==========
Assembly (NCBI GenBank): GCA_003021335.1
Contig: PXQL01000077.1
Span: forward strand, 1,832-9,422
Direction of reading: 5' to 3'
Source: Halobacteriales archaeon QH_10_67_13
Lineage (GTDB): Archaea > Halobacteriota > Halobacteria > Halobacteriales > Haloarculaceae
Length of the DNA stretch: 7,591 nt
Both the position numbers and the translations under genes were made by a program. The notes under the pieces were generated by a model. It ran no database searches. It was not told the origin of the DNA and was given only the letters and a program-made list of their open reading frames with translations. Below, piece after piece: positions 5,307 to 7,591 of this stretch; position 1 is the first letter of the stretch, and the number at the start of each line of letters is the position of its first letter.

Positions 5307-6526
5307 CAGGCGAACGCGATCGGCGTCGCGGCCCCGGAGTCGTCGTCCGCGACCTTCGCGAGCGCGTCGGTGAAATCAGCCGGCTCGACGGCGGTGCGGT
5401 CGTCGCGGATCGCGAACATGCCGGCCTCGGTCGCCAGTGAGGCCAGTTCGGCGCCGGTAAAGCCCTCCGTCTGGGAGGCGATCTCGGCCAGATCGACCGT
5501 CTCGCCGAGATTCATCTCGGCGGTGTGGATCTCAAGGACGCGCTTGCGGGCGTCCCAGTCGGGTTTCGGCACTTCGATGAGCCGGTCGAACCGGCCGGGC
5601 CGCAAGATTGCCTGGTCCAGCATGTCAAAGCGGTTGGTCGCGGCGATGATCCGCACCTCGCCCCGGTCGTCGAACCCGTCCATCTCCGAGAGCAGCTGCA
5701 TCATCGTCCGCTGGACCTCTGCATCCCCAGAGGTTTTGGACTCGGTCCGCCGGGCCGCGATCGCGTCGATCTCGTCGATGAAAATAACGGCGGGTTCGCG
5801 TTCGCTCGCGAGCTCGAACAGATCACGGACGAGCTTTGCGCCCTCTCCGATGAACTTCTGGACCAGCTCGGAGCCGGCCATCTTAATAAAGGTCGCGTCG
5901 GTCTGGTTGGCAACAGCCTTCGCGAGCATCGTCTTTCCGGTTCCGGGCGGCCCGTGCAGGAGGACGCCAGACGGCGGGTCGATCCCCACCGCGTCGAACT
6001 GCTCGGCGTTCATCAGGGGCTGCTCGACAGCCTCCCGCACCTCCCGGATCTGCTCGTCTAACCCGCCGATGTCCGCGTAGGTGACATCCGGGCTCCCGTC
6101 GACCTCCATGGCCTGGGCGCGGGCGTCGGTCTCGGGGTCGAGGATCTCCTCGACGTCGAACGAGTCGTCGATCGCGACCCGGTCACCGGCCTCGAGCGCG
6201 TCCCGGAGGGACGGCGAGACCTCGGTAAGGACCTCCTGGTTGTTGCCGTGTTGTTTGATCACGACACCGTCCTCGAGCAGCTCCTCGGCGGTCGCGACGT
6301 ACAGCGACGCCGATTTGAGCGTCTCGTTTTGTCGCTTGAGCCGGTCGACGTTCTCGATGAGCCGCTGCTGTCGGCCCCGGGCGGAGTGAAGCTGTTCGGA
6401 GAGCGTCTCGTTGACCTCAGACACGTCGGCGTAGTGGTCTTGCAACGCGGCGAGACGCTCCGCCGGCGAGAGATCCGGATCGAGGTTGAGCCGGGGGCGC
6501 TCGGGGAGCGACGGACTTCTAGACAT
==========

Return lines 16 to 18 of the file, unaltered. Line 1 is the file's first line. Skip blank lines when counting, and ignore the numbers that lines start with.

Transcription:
5901 GTCTGGTTGGCAACAGCCTTCGCGAGCATCGTCTTTCCGGTTCCGGGCGGCCCGTGCAGGAGGACGCCAGACGGCGGGTCGATCCCCACCGCGTCGAACT
6001 GCTCGGCGTTCATCAGGGGCTGCTCGACAGCCTCCCGCACCTCCCGGATCTGCTCGTCTAACCCGCCGATGTCCGCGTAGGTGACATCCGGGCTCCCGTC
6101 GACCTCCATGGCCTGGGCGCGGGCGTCGGTCTCGGGGTCGAGGATCTCCTCGACGTCGAACGAGTCGTCGATCGCGACCCGGTCACCGGCCTCGAGCGCG